The robust Canadian housing sector, especially the booming condo markets in Vancouver and Toronto, could be at risk in 2012, say the heads of some of Canada's biggest banks.
Gordon Nixon, president and CEO at Royal Bank (TSX:RY), told a banking conference Tuesday that the Canadian housing market could be headed for a slowdown, led by Vancouver and Toronto.
"When you look at markets like Vancouver and Toronto there is a level of caution from a risk perspective that is higher today than it would have been a couple of years ago," he said.
"When you look at the condo side there is probably vulnerability ... it is the area which is most vulnerable with respect to Canadian housing."
Bank of Montreal president CEO Bill Downe agreed there is a risk of a downturn in the housing market, saying the best hope is for a soft landing.
"There is no question that the warning signs around the Canadian housing market have been visible for more than a year," he said, also mentioning Toronto and Vancouver specifically.
He said investor-owned properties are a cause for concern because there is a buildup of supply based on investor expectations that there will always be demand.
Downe said the hope — "and I think it's a realistic hope" — is that the Canadian housing market will plateau and the system will absorb the excess supply built up in those two cities.
The comments of the CEOs came as data showed that housing starts rose more than expected in November to more than 200,200 units, with condos in Toronto and the Atlantic region leading the way.
The influx of multi-unit construction has led some economists to warn of overbuilding, which could leave a glut of unsold homes on the market in the case of a downturn.
A downturn in demand would also likely lead to an easing of Canadian home prices, which The Economist magazine recently declared are about 25% overvalued.
Interest rates are not expected to increase in the coming year, but analysts noted that Canadian households are already at record high debt levels and the growth of both jobs and income has stalled.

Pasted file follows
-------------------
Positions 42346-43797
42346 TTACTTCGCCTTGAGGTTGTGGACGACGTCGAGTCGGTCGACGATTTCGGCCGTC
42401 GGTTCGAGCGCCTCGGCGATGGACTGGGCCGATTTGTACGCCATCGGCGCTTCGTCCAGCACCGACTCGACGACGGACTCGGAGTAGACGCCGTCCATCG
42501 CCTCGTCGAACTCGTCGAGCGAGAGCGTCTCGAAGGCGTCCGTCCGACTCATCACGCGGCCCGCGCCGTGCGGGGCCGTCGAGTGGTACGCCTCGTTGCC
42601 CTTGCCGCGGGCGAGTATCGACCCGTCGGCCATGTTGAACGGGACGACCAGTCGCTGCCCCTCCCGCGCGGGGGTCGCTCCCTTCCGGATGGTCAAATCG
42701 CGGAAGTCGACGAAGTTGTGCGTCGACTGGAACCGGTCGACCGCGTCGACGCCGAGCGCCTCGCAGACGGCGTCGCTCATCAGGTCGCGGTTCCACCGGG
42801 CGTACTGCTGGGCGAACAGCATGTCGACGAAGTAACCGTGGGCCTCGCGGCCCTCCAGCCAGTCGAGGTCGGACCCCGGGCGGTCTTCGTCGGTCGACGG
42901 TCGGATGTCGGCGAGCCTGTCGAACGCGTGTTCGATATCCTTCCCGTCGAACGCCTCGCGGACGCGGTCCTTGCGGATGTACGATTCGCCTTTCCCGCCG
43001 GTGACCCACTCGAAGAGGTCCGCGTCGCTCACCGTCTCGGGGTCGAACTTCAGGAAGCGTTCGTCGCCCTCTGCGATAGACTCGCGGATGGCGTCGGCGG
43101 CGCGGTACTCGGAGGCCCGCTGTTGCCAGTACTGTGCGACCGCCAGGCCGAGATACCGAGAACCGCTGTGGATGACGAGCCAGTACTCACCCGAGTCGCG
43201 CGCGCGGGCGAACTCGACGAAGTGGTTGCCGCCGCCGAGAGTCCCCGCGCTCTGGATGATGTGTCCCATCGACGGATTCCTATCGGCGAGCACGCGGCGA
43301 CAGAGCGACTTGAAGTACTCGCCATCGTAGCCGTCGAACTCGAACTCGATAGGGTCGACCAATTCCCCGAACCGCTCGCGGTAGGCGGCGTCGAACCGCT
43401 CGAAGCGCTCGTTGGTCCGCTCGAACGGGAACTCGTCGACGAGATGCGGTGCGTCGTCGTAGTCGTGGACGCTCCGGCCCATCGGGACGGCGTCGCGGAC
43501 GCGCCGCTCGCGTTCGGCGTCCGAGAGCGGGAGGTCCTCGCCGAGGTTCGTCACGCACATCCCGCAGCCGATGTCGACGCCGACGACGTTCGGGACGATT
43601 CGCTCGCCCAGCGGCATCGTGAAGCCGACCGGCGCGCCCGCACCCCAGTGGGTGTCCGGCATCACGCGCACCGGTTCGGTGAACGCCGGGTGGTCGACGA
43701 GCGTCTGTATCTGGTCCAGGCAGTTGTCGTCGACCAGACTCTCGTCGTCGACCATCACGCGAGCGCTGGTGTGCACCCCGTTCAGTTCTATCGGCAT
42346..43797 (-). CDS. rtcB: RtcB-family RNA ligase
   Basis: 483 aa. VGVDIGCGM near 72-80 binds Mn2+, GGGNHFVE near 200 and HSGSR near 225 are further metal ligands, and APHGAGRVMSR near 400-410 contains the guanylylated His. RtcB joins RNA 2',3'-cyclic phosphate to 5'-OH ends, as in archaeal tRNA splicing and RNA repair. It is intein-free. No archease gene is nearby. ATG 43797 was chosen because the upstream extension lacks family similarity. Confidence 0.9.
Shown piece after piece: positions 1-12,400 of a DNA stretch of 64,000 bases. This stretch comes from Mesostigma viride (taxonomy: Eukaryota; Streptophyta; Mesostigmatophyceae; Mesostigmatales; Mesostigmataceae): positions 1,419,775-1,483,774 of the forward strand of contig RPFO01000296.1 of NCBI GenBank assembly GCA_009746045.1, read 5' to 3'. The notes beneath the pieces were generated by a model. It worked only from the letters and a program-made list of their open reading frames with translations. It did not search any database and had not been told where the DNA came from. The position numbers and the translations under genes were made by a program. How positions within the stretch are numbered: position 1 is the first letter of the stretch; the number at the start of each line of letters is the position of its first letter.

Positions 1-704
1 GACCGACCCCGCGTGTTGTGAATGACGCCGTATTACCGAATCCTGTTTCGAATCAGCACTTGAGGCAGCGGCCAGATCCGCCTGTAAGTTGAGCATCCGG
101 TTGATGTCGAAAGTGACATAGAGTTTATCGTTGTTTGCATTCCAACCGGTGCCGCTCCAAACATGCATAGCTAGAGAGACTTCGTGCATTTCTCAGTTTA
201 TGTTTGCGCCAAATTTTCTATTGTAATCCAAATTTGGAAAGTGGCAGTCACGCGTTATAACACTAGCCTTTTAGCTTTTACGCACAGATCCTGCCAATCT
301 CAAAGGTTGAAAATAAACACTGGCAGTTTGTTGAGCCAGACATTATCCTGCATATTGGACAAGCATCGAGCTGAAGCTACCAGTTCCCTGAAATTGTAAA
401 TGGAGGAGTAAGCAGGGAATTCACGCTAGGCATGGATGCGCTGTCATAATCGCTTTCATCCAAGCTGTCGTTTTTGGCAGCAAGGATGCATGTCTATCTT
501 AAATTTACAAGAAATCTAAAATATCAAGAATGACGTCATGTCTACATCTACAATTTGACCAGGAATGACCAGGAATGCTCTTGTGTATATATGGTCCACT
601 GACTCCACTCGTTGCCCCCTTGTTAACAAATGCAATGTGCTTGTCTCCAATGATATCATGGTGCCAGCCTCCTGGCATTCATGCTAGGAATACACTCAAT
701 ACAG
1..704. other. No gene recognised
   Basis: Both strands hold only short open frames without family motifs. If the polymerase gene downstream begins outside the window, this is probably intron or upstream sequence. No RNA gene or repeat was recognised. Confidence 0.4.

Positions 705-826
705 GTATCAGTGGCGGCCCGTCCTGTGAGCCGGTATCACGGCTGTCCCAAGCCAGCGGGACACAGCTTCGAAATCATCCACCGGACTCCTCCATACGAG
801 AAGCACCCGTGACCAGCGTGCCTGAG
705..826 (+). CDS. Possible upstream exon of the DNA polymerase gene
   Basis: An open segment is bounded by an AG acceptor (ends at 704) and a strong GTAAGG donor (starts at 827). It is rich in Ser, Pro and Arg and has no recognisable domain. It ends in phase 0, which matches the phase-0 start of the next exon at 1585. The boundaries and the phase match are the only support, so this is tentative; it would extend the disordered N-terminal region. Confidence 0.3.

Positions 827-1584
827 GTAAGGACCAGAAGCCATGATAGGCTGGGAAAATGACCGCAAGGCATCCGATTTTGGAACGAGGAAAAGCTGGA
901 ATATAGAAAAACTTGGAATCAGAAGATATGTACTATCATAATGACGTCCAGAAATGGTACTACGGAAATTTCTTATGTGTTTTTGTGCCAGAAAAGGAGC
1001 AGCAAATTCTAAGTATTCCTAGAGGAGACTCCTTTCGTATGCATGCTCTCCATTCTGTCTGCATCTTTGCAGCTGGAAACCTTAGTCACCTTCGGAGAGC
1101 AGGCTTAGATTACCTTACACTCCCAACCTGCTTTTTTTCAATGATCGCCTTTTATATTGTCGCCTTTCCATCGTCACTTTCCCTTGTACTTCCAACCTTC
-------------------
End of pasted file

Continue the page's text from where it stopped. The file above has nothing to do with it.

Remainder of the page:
However, while the risk of a downturn is higher now than a few years ago, there are significant differences in Canada's market that would prevent a U.S.-style collapse, Nixon said.
A housing bubble in the U.S., caused in part by years of easy credit, burst during the recession and the market there has yet to recover.
The ensuing financial catastrophe south of the border actually created opportunities for Canadian banks looking to expand their U.S. presence as it wiped out competition for banks like TD, said its CEO, Ed Clark.
Meanwhile, Clark said it is a little "eerie" that many of the macroeconomic worries, such as signs of high consumer debt and the impact of slowing GDP growth, have yet to translate into higher provisions for credit losses or impact the bank's balance sheets.
But Clark said he believes 2012 is "going to be a pretty tough year" due to some of those macroeconomic concerns.
Nixon said he is seeing a slowdown in consumer borrowing, but that he expects growth in commercial loans to pick up some of the slack.
However, given that the ratio household net debt to income levels sits at a historic 150% — meaning mortgage and other debts are 1.5 times a Canadian household's average income — it would be risky if debt levels rise further.
All three CEOs assured the business audience that they have little exposure to lending in the overbuilt condo market.
However, at least one banking analyst foresees some trouble ahead for Canadian banks.
"Canadian consumers have become more leveraged over the past several years ... leaving themselves and therefore banks more susceptible to housing price corrections, interest rate shocks and other negative macroeconomic developments," Moody's senior analyst David Beattie said Tuesday.
"Should economic conditions deteriorate, consumer credit exposure will become a credit negative for the more aggressively positioned banks."